• Company permits and encourages deviations from aircraft manufacturer standard operating procedures.
  • Company is flying in airspace requiring special authorizations without the authorizations.

An example from outside aviation

Geoff was an electrical engineer at Midwest Industrial Circuit Boards Company where he specialized in circuit board test equipment. “Midwest Indy” was a large company of about 500 employees. Geoff’s division of 50 engineers and technicians worked well together, and the company prospered. After almost ten years, their division manager got promoted and reassigned to another division, located in another state. Though Geoff had never held a management position, he agreed to take over. By all accounts, he thrived in the position and morale in the division had never been higher. One of their top products was a digital circuit board microscope that allowed users to examine circuit boards using a 6” x 6” screen which used an elevated camera that was aimed with controls on floor mounted foot pedals. This freed up the operator’s hands to use heat guns, soldering irons, tweezers, and test probes. The scope was a hit with customers and the only complaint had been about the small 6” x 6” screen, which limited how much of the circuit board the operators could view without constantly scrolling the camera with the foot pedals. But for a reason unknown to Geoff while he was an engineer on the floor, Midwest Indy said upgrading the screen was not cost effective.

Once Geoff took over, he found a stack of letters from several customers pleading for an upgrade to the scope’s screen as well as a proposal from a screen manufacturer to upgrade the screen to 12” x 15”, large enough so that the control pedals could be eliminated. Geoff set his team to work and within a few weeks they redesigned the circuit board scope and because the new larger screens were less expensive and the intricate pedal system was eliminated, the price of the upgraded system was less than the original, more cumbersome system.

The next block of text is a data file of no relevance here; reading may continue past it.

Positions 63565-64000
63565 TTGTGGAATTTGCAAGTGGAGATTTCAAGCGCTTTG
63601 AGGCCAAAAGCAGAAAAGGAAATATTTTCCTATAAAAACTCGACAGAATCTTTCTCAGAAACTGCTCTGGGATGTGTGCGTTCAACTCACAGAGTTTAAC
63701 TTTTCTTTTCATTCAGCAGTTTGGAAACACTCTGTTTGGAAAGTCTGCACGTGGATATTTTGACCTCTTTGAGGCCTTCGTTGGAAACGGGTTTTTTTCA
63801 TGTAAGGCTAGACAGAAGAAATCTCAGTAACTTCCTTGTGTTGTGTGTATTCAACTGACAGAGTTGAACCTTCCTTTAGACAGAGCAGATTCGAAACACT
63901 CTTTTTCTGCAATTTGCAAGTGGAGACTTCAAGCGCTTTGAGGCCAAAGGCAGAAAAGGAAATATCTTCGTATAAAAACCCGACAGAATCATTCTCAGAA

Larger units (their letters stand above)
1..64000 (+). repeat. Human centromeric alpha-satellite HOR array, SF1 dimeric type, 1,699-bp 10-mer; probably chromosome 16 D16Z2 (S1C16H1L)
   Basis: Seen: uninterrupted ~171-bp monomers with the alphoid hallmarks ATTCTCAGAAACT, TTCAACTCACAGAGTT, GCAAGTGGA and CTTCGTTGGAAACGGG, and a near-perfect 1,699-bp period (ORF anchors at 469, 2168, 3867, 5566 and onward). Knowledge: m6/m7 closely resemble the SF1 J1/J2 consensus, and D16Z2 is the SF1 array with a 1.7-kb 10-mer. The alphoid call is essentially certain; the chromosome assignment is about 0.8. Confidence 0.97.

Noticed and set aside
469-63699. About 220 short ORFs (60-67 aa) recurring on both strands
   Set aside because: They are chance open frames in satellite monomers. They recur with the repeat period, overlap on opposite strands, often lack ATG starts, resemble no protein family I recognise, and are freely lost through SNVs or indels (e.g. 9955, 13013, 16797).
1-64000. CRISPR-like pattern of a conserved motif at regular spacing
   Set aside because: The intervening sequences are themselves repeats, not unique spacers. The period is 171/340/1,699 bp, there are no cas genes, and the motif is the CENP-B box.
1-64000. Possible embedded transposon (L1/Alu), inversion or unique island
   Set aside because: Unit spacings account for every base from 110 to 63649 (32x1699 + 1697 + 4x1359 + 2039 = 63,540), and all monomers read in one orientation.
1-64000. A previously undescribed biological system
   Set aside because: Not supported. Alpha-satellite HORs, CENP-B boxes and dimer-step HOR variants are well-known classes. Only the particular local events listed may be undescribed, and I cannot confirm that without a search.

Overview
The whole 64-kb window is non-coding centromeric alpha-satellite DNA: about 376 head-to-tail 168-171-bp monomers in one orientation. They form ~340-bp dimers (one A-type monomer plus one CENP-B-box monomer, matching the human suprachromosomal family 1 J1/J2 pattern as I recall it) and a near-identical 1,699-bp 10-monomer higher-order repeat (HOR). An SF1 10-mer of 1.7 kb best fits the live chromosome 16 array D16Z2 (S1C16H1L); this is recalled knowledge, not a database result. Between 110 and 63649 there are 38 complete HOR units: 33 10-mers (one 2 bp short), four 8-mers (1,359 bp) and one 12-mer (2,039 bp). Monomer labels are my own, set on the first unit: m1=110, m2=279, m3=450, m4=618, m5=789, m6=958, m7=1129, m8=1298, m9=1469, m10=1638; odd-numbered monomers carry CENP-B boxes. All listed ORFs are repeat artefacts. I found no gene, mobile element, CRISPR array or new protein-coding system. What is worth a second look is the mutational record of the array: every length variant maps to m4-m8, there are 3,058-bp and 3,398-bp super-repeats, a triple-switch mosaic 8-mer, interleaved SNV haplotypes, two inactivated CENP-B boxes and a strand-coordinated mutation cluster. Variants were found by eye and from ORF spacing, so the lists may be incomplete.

Customers were ecstatic and sales tripled, as users of the older system raced to upgrade. Everyone was happy except the supplier of the older screens, Acme Screens Plus, who complained to Geoff, saying he had an exclusive deal with Midwest Indy and that the new scope would have to be discontinued. Geoff researched the original Acme Screens Plus contract and found no such exclusive provision and reported the incident to upper management at Midwest Indy.

After laying out the facts to upper management, Geoff was told the Midwest Indy CEO said their relationship with Acme Screens Plus was too important to jeopardize. As a result, he ordered the new unit be shelved and the old unit be restored to the product line.

Geoff felt he had no choice but to resign. The company was stunned but agreed to his departure with no severance or other financial compensation. Geoff was hired by another company in the local area as a line engineer. He liked the new job but missed he old job managing a team of dedicated engineers.

A year later, Midwest Indy was bought out by a competitor who audited each division. They discovered the great success of the scope with the larger screen and then the loss of business when the old scope was restored to the product line. The new owners ordered the larger screen scope be restored to the product line. They then called Geoff, offering him his former management position with an increase in pay.

Geoff fell on his sword, did not miss, and was resurrected for his good deeds.


How to fall on your sword and survive



Flying is an inherently dangerous activity and following standard operating procedures and industry best practices is the best way to minimize the risk. Not doing that can result in death, obviously. But short of that, it can also cost you your license.

Short of sword falling

Depending on how much of a "by the book" aviator you have been in the past, it may be difficult to start. "Why can't you ___ today when you didn't have a problem doing ____ yesterday?" The answer is, "I have been worried about it for a while and decided I can't do ___ anymore."